Following Michael Flynn’s forced resignation as Donald Trump’s national security advisor, it seemed as though neoconservatives had completely infiltrated the Trump administration. Flynn’s replacement is a staunch anti-Russian imperialist, General H.R. McMaster.
In his new post, McMaster went to work immediately and began to shake up Trump’s National Security Council, including booting the president’s chief strategist, Stephen Bannon, off the council. Not long after, McMaster briefed Trump on military strike proposals against the Syrian government, something Bannon would have completely opposed.
“Bannon is a core architect of ‘America first’ unilateralism and has no interest in continuing forever-wars that lack support among the base in the region,” said Ian Bremmer, the president of the international consulting firm Eurasia Group.
However, things have not gone so smoothly for McMaster despite his keen insistence on playing such a prominent role within the Trump administration. His military strike proposals — troop deployment proposals, unannounced trips to Afghanistan, and his overhyped portrayal in the media as “an accomplished military strategist and an adept White House infighter” — may be short-lived if Bannon and Bannon’s loyalists have any say in the matter.
According to Foreign Policy, there are opponents of McMaster within the White House who want him out. Supposedly, the efforts to derail McMaster through anonymous leaks to the press (ironically, how McMaster secured his job in the first place), focus on McMaster’s policy towards Afghanistan, which could see an additional 5,000 troops deployed to the war-torn nation.
“McMaster is pushing this Afghanistan policy through. I think some people are giving him the rope to get it through, hoping he hangs himself with it,” one senior intelligence official said, as reported by Foreign Policy.
McMaster’s strategy would give overwhelming power to the Pentagon to determine troop levels, as well as broader authority to use airstrikes. Apparently, increasing troops incessantly and bombing Afghanistan into oblivion hasn’t been tried enough in the past.
According to Bloomberg’s Eli Lake, White House officials said Trump himself has clashed with McMaster directly in front of other staff. Lake reported:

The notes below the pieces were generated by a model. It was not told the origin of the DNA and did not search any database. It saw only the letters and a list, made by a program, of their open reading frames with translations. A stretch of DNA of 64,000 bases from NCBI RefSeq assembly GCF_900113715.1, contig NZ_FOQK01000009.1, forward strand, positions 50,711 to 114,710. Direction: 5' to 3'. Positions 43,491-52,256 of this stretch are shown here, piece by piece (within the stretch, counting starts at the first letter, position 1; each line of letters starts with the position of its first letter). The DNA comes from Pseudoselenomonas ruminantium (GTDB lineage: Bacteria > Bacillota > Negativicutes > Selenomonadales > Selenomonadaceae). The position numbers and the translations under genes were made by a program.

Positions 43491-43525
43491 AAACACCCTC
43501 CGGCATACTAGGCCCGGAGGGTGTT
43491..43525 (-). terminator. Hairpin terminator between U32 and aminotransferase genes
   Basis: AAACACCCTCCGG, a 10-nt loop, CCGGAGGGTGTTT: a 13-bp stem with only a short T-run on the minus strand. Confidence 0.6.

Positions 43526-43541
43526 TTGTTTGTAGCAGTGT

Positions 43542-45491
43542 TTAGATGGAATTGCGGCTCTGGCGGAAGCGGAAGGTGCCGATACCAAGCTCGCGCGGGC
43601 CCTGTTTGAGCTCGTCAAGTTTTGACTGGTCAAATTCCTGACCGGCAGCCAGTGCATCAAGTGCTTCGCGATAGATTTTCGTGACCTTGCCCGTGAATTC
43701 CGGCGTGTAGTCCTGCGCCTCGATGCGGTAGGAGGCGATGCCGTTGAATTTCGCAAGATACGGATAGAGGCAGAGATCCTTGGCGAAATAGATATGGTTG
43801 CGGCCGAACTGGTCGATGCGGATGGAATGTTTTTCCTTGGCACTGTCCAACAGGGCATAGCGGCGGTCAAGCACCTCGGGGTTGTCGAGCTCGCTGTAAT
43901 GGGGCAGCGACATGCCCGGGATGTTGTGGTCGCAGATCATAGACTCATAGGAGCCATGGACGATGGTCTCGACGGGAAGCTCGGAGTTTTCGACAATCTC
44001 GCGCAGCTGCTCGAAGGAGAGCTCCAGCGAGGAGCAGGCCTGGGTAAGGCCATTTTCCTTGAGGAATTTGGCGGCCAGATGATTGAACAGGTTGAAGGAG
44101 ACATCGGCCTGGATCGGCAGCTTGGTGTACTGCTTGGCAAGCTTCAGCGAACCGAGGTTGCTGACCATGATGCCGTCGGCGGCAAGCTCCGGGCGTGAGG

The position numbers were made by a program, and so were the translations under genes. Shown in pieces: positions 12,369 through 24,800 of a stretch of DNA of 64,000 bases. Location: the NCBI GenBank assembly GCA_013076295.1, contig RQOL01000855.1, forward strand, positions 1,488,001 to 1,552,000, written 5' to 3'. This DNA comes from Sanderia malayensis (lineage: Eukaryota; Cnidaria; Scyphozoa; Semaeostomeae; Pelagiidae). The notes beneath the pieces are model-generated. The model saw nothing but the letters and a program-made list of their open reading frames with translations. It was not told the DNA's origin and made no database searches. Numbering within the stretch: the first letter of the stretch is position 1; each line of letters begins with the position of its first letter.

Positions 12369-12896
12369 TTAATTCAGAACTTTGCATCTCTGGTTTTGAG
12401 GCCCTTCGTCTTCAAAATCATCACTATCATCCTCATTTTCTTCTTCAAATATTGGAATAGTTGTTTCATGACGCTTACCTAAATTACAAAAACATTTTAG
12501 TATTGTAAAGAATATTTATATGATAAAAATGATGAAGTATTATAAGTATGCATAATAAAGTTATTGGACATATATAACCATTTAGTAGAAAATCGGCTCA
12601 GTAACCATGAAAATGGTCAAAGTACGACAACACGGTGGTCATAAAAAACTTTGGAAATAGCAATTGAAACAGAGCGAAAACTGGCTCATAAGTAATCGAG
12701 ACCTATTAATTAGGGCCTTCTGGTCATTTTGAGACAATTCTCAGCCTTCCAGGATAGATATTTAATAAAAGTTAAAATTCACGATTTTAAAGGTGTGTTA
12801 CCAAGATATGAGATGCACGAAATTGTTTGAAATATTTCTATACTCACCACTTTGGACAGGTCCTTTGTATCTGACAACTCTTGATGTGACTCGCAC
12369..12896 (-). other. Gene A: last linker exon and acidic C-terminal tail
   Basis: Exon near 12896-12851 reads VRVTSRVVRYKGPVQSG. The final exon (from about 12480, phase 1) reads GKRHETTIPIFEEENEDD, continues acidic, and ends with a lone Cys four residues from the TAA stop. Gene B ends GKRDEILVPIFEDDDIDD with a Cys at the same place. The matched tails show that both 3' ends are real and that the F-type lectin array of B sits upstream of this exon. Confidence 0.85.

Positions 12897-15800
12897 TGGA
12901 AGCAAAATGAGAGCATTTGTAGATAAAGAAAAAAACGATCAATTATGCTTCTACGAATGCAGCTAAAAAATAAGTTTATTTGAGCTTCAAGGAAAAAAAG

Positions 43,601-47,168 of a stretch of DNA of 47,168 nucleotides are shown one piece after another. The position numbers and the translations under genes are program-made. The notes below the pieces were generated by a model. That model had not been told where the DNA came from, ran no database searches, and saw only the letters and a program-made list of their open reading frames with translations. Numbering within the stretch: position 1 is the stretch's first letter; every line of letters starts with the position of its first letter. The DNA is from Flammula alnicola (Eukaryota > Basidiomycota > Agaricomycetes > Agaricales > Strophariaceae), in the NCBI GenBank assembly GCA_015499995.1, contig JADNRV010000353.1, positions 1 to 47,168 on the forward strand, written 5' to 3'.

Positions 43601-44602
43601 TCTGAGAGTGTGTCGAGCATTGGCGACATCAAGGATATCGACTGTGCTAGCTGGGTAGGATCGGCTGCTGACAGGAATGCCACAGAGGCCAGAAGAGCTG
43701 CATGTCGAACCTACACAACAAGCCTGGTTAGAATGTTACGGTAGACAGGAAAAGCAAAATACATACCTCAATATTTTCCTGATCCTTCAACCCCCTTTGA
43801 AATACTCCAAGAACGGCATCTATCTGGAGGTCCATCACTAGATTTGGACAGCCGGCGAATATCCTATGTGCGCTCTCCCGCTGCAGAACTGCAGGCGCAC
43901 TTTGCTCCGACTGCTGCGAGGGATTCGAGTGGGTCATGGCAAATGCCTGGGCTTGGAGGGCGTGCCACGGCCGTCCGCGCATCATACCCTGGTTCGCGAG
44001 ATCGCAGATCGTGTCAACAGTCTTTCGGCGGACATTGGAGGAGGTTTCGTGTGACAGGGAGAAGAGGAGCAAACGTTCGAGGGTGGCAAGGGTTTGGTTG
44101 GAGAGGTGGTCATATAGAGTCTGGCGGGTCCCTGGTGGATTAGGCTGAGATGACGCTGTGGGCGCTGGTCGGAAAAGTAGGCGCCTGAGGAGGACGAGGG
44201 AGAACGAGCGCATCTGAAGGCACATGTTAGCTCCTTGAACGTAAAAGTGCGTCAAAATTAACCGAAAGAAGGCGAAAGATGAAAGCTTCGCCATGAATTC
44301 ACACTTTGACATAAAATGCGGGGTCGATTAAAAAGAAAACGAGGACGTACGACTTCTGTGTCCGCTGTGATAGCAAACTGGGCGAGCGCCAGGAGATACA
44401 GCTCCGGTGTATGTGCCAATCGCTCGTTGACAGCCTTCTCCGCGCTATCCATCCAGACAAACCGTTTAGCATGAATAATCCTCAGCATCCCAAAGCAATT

“McMaster’s allies and adversaries inside the White House tell me that Trump is disillusioned with him. This professional military officer has failed to read the president — by not giving him a chance to ask questions during briefings, at times even lecturing Trump.”
However, Lake noted that the White House issued a statement from Trump last Sunday stating, “I couldn’t be happier with H.R. [McMaster]. He’s doing a terrific job.”
This is in light of the fact that, according to Lake’s sources, Trump has privately expressed regret for choosing McMaster.
As much as the neoconservatives would like to think that by swamping Trump they can officially dictate his actions, Trump was always going to be the unscripted “wildcard” president. Easily swayed by emotion, with a brain completely detached from his own mouth, Trump was never going to satisfy both camps vying for control of his decision-making. For example, the president recently displayed a brilliant Trump-esque moment reminiscent of his election campaign when he announced that the missile defense system he deployed to South Korea (known as THAAD) would have to be paid for by South Korea.
The Wall Street Journal reported that McMaster called his South Korean counterpart to assure him that the president’s threat was not an official policy. According to Lake, these White House officials reported that in response, Trump “screamed at McMaster on a phone call, accusing him of undercutting efforts to get South Korea to pay its fair share.”
According to Lake’s informants, this is not an isolated incident. Lake noted that over the weekend, McMaster did not accompany Trump to meet with Australian prime minister Michael Turnbull but was accompanied by the outgoing deputy national security advisor, K.T. McFarland, instead.
As Foreign Policy reports, the National Security Council is still full of “Flynnstones,” a nickname given to people hand-picked to serve on the Council by McMaster’s predecessor, Michael Flynn. In that sense, McFarland is seen as a nuisance to the McMaster camp, yet not even Trump supports McFarland’s removal, as he “likes McFarland and has openly questioned why she’s leaving,” according to Foreign Policy.
Unless McMaster can completely shake the council up in his image, there will always be infighting between these two camps. Further, McMaster is an active-duty three-star general, overseeing a cabinet and military filled with four-star generals.
As Lake reported, a Flynnstone named Derek Harvey compiled a list of “Obama holdovers at the National Security Council who were suspected of leaking to the press.” Bannon and Trump pushed McMaster to fire these people but McMaster refused.
For the people of the Middle East and Asia, McMaster’s impending downfall may, in fact, be a good thing. As the Trump presidency continues to unravel like the spectacle it has become, continue to expect the unexpected. As stated by Lake:
“For now the White House is saying the president and his national security adviser are in sync. Trump said in his statement to me that he couldn’t be happier with the general. Of course, White House counselor Kellyanne Conway assured the public in February that Trump had full confidence in McMaster’s predecessor. Only a few hours later, he was forced to resign.”